Echidnas are mammals, but they belong to a subgroup of mammals called monotremes.  This speical group includes Echidnas and Platypus, and they are the only mammals that lay eggs.

Name the Christmas Porcupette Born at Linton Zoo

Pork CU

Just when the staff at Linton Zoo thought that they were done with baby animal births for the year, they were delighted to discover this tiny bundle on the 10th of December, sporting more prickles than a Christmas tree! The baby African Crested Porcupine was born to first-time mom Halla and dad Henry, who are proving to be the perfect parents, regularly feeding and grooming the little porcupette and keeping it nice and warm under the heat lamp. The gestation period is approximately 112 days and a baby is born looking just like a miniature adult.

And now the public has been invited to suggest names on Linton Zoo's Facebook page. Since the baby's gender is not yet known, they ask for names that are suitable for either a male or female. The person who suggests the chosen name will receive an annual sponsorship of the porcupette. A sponsorship pack can be mailed anywhere in the world. 

African Crested Porcupines come from Sub-saharan Africa and live in rocky outcrops and hills. They are nocturnal and spend most of the day sleeping, waking occasionally to eat. Their quills, which are simply modified hairs, detach easily, giving rise to the myth that they ‘fire’ the quills... but that is untrue. If a predator approaches, the Porcupine will rattle the hollow quills in its tail, followed by a series of growls, grunts and foot-stomping. Only if this fails to deter the attacker will it charge backwards to impale the threat with their spikes.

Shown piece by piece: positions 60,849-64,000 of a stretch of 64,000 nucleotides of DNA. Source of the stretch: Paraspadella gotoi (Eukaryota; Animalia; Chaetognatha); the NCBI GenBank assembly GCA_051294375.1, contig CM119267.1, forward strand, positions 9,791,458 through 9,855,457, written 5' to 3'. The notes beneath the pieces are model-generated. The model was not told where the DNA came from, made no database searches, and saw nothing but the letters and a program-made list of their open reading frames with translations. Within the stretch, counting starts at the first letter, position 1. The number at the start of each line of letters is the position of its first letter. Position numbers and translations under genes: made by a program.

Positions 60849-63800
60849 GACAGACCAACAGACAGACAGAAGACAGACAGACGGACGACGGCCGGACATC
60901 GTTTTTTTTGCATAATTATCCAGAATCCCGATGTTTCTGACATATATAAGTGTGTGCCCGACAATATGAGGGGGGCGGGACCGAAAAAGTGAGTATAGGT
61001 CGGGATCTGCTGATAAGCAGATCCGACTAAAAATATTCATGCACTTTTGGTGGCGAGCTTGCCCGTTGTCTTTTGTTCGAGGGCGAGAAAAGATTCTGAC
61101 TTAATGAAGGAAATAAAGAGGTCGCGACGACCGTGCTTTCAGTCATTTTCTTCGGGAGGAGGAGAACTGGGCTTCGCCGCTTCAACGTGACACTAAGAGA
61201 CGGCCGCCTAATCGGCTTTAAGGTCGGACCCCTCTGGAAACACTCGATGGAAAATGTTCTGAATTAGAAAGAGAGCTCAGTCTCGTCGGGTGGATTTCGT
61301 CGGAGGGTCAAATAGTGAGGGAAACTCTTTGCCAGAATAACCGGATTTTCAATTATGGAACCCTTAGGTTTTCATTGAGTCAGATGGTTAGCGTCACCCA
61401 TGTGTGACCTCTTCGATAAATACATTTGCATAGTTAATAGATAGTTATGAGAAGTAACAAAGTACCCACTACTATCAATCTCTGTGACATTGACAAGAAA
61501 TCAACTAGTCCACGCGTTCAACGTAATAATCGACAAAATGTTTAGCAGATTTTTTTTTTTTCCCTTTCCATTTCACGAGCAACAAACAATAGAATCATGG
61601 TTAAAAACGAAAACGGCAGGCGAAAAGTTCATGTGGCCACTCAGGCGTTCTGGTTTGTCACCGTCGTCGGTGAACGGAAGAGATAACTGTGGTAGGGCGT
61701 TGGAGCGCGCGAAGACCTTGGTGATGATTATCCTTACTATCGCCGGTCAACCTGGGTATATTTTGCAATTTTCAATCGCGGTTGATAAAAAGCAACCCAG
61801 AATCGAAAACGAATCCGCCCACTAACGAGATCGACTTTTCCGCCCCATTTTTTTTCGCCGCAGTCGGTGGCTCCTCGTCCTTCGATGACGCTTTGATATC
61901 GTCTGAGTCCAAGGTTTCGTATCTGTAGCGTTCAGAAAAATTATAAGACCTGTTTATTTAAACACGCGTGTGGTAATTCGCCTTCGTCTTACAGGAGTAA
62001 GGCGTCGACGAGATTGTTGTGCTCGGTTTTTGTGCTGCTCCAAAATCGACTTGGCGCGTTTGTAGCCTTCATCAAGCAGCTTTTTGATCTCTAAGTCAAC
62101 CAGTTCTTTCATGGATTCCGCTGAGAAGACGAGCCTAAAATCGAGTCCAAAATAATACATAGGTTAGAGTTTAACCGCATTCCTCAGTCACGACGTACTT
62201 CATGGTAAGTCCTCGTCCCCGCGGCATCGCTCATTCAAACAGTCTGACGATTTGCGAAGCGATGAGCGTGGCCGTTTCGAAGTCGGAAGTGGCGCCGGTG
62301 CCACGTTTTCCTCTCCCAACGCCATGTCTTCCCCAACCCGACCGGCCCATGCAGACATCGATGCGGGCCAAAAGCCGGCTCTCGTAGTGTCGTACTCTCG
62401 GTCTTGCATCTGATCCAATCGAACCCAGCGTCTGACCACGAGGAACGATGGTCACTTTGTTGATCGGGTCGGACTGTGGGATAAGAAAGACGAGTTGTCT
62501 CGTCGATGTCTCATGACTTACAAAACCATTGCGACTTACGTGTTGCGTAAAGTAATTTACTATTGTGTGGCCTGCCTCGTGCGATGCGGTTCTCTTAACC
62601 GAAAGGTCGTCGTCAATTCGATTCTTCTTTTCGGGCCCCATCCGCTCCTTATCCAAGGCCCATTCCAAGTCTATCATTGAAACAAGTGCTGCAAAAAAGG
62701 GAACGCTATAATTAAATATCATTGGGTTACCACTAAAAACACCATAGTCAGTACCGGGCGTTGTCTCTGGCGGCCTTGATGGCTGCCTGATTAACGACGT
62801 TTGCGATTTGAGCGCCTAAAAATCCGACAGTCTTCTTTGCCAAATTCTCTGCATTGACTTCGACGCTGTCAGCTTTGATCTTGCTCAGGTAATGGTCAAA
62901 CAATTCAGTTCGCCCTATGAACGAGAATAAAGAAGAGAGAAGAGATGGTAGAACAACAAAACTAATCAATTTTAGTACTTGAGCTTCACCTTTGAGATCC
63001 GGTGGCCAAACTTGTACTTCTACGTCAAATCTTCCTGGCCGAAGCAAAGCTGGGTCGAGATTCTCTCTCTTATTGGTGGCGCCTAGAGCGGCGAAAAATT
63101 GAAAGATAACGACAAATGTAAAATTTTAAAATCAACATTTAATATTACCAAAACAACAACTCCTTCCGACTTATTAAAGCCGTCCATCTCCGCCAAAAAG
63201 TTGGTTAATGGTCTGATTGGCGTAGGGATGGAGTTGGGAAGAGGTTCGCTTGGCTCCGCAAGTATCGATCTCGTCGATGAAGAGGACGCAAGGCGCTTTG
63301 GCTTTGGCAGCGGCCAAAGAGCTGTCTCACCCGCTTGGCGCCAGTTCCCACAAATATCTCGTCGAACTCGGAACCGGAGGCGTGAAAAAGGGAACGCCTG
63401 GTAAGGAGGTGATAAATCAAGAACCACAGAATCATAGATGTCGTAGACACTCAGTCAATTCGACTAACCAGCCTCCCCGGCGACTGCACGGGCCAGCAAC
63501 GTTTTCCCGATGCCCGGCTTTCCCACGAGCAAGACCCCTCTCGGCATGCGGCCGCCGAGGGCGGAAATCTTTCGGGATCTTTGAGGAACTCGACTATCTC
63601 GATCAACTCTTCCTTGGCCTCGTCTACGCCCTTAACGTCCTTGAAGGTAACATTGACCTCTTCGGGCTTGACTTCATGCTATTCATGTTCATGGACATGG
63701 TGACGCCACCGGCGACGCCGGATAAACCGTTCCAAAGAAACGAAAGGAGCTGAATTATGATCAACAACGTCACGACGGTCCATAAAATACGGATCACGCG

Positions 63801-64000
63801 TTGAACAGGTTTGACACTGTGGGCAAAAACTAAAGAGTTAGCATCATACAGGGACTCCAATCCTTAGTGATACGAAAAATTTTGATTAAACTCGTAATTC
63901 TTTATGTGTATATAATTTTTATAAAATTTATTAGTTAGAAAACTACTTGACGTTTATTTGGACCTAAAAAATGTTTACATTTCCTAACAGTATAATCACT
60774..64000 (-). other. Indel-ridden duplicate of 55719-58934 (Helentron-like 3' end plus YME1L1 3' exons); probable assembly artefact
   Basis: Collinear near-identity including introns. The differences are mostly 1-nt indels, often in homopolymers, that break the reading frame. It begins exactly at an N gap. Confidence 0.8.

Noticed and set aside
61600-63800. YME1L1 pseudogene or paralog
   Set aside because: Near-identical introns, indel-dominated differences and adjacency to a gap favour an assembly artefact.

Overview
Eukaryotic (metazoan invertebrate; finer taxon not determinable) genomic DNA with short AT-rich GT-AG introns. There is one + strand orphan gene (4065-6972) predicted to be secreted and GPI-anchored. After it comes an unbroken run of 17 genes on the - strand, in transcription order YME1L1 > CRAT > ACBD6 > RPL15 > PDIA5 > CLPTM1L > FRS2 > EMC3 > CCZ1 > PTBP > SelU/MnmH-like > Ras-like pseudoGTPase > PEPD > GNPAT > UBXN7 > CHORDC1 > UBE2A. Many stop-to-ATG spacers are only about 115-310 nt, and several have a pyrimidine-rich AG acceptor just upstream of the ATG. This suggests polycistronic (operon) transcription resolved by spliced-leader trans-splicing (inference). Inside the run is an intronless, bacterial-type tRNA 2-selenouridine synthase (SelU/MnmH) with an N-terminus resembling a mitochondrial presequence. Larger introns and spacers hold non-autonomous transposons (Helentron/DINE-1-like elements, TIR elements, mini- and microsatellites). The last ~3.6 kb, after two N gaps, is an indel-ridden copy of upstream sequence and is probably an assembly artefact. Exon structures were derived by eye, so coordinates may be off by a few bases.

Pork w: dad(2)

Pork w. dad xxx
Photo Credit: Linton Zoo

Naturally the new arrival is proving to be bit of a distraction. Due to infrared lamps, it’s easy for staff to see into the nest box without the porcupines knowing they are there. They find it fascinating to watch the interaction between the parents and their new baby. Both Mom and Dad are very attentative, especially Henry, who’s often left to babysit while Halla goes forraging for food.

Watch this video to see for yourself; it shows how really tiny the porcupette is!

Elephantastic News! African Elephant Born at Tampa Zoo


In the closing hours of Wild Wonderland on the eve of Christmas Eve, a wondrous event occurred at Tampa’s Lowry Park Zoo. A female African Elephant named Mbali, one of 11 elephants rescued from culling in Swaziland, Africa, and brought to the U.S. nearly a decade ago, became a mother. Mbali gave birth to her first calf, a female, on Sunday, Dec. 23 at approximately 9 p.m.

The African Elephant birth is the second in the zoo’s history, and the first born in Tampa from the rescued herd. The newborn, sired by Sdudla, a Swaziland bull, is significant to the population because the calf introduces new DNA into the gene pool of elephants managed in North America, which averages three or four births each year.


Photo credit: Dave Parkinson / Tampa's Lowry Park Zoo

“The birth of this calf demonstrates the maturity of our African elephant care and conservation program,” said Dr. Larry Killmar, VP and director of animal science and conservation. “Our elephant facilities and experienced staff allow the Zoo to contribute to sustainability strategies for this species, furthering elephant conservation worldwide.”

Continue reading "Elephantastic News! African Elephant Born at Tampa Zoo" »

Rescued Baby Loggerhead Arrives in Monterey

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After a full day of travel on December 20, this baby Loggerhead Sea Turtle (Caretta caretta) touched down in Monterey, California, around 10 p.m. Steve Vogel, the Monterey Bay Aquarium’s Husbandry Curator who accompanied the little turtle on its journey, brought it immediately to the Monterey Bay Aquarium, where it went straight into the water behind the scenes.